DEAR READERS: If we do not feel for animals, how can we accept that they, like us, have feelings? In many species, these range from terror to joy. Many mourn the loss of a mate or offspring.
Naturalist Joseph Wood Krutch conjectured that “perhaps certain of the animals can be both more joyful and more utterly desolate than any man ever was.” He also opined that “whoever listens to a bird’s song and says, ‘I do not believe there is any joy in it,’ has not proved anything about birds. But he has revealed a good deal about himself.”
For documentation of animals’ emotionality, including their ability to empathize, see Frans de Waal’s book “The Age of Empathy: Nature’s Lessons for a Kinder Society,” Carl Safina’s “Beyond Words: What Animals Think and Feel,” and Marc Bekoff’s “The Smile of a Dolphin: Remarkable Accounts of Animal Emotions.” The time has surely come when we must reassess how we treat other sentient beings. For the sake of our own humanity, we should strive to end all forms of cruel exploitation through education and rule of law.
DEAR DR. FOX: I am writing to you about our dog Buddy, who has ear infection issues. He is an 11-year-old Shih Tzu.
We have had him since he was 7 months old. We have spent many trips to the vet and many dollars (probably in the thousands) that we can’t afford. We cannot pay the prices for his treatments anymore.
We have tried everything that everyone tells us, and nothing works. We fear he might lose his hearing. Even the vet we take him to doesn’t seem to know what else to do, and we can’t continue spending up to $200 for each visit to have his ears treated.
We love him so much. My husband has cancer, and Buddy is a real comfort to him. We hate to see him in pain because of his ears. We are seniors (72 years old) and we don’t get much Social Security. I hope you can tell us how to treat Buddy at home. -- D.S., Walnut Cove, North Carolina
DEAR D.S.: Many people are in your kind of predicament, and those who can afford to do so are buying into various pet health insurance policies, some set up by local veterinary clinics. Pet health insurance is in its infancy in this country, and with rising pet health care costs, it is worth considering -- ideally in discussion with your veterinarian.
Another option with your dog needing constant treatment for a chronic ear condition is to ask the veterinarian to show you how to clean the ears and apply the medication prescribed. You will probably need a second person to help you hold your dog when you do this. With some breeds, there is often fur in the external ear canals, which must be plucked out regularly to keep the canals aerated and prevent fungal and bacterial infection.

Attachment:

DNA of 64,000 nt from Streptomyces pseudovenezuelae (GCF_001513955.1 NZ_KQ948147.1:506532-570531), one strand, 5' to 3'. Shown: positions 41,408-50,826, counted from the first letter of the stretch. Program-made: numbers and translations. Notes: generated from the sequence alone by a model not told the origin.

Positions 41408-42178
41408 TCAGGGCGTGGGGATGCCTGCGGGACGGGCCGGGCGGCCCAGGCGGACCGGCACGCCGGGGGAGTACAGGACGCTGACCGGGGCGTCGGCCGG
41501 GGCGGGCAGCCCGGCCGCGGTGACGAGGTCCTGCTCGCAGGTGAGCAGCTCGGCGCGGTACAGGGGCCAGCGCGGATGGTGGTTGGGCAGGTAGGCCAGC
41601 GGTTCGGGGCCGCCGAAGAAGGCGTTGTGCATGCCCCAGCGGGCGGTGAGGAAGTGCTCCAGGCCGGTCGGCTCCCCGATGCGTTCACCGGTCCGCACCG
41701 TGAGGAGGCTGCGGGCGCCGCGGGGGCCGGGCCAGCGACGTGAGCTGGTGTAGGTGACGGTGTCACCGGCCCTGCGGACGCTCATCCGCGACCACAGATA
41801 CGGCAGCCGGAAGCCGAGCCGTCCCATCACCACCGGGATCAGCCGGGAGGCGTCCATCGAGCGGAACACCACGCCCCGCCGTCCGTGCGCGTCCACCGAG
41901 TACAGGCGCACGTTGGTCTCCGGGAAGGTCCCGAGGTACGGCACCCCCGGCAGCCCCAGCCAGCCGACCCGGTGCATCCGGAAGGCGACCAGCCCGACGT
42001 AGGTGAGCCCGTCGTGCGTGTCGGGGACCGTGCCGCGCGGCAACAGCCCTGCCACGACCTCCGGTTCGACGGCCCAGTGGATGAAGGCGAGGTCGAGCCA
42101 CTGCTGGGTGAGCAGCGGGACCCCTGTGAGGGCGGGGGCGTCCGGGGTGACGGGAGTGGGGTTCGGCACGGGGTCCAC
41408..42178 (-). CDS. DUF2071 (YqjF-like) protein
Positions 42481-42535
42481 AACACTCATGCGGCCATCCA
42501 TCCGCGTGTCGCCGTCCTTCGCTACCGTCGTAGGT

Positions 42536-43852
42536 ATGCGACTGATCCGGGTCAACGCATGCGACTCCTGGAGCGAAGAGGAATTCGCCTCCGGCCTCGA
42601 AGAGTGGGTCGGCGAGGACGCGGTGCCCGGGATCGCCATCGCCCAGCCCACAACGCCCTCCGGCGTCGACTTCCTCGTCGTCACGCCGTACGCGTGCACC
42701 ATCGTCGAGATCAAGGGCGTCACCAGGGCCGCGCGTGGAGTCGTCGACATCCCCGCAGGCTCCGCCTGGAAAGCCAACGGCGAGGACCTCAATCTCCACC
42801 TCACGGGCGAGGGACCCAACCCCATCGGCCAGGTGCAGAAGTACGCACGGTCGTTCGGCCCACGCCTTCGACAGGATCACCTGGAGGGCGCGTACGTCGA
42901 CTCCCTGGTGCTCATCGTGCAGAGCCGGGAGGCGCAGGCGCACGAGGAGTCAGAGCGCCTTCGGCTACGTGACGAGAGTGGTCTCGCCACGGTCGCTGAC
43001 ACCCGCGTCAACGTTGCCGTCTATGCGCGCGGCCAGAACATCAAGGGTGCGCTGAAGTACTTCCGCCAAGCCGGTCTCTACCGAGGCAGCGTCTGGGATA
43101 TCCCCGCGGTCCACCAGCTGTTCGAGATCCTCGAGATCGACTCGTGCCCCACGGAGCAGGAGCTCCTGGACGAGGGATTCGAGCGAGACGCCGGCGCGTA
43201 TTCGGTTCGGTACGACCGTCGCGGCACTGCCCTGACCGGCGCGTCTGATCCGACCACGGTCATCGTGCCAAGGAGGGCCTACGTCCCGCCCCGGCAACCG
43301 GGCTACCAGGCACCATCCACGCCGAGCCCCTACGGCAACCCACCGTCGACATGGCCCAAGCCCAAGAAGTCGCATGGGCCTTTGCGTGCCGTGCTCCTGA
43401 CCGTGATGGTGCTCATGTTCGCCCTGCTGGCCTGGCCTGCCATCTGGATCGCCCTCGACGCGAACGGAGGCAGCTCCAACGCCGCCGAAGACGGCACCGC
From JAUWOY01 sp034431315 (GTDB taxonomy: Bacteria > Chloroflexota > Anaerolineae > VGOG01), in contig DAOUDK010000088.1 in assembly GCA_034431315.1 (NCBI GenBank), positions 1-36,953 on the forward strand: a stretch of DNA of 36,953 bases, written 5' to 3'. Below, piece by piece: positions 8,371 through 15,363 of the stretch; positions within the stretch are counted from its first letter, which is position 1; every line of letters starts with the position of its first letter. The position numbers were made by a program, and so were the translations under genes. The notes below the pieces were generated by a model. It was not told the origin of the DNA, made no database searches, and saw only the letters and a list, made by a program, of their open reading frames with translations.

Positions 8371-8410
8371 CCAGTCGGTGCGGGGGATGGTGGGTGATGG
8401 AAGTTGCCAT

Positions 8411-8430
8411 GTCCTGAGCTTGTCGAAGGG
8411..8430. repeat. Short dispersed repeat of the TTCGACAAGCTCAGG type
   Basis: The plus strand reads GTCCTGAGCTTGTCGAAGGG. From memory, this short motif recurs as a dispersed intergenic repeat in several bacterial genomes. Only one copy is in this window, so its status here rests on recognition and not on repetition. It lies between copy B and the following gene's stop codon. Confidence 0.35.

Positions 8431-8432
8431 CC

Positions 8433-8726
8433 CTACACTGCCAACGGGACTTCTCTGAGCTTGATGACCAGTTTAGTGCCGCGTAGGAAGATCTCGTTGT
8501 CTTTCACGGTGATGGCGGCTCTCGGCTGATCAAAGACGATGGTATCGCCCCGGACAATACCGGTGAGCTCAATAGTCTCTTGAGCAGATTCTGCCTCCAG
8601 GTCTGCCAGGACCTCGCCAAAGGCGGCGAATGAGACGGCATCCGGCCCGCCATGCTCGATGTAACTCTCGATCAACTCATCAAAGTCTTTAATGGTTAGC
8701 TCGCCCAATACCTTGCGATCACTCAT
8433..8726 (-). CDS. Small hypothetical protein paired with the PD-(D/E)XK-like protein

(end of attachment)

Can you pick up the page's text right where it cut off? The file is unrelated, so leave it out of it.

Many dogs with ear problems show significant improvement when, instead of just dry dog kibble, they are fed good-quality canned and freeze-dried dog food with a few drops of fish oil added. Some dogs with ear problems have an underlying food allergy or intolerance, which calls for some detective work to find out which diet works best for them.
For routine, as-needed ear cleaning, use a mixture of equal parts of apple cider vinegar and warm water. Flush the mixture with a syringe into one ear canal and then the other. Dry the ears well, and after an hour or so, put a few drops of organic, cold-pressed olive oil into each external ear canal. Ideally, do this in a place where the dog will not make a mess with his head-shaking, getting the oil all over the place!
RAW CHICKEN MIGHT CAUSE DEBILITATING CONDITION IN DOGS
Research suggests Campylobacter bacteria in raw or undercooked chicken can cause a debilitating condition in dogs called acute polyradiculoneuritis. It starts as weakness in the hind legs that progresses through the body, resulting in paralysis and death, in some cases.
“We recommend owners choose regular dog food rather than chicken necks until we know more about this debilitating condition,” researchers wrote. The researchers reported their findings in the Journal of Veterinary Internal Medicine.
(Send all mail to firstname.lastname@example.org or to Dr. Michael Fox in care of Andrews McMeel Syndication, 1130 Walnut St., Kansas City, MO 64106. The volume of mail received prohibits personal replies, but questions and comments of general interest will be discussed in future columns.
Visit Dr. Fox’s website at DrFoxVet.net.)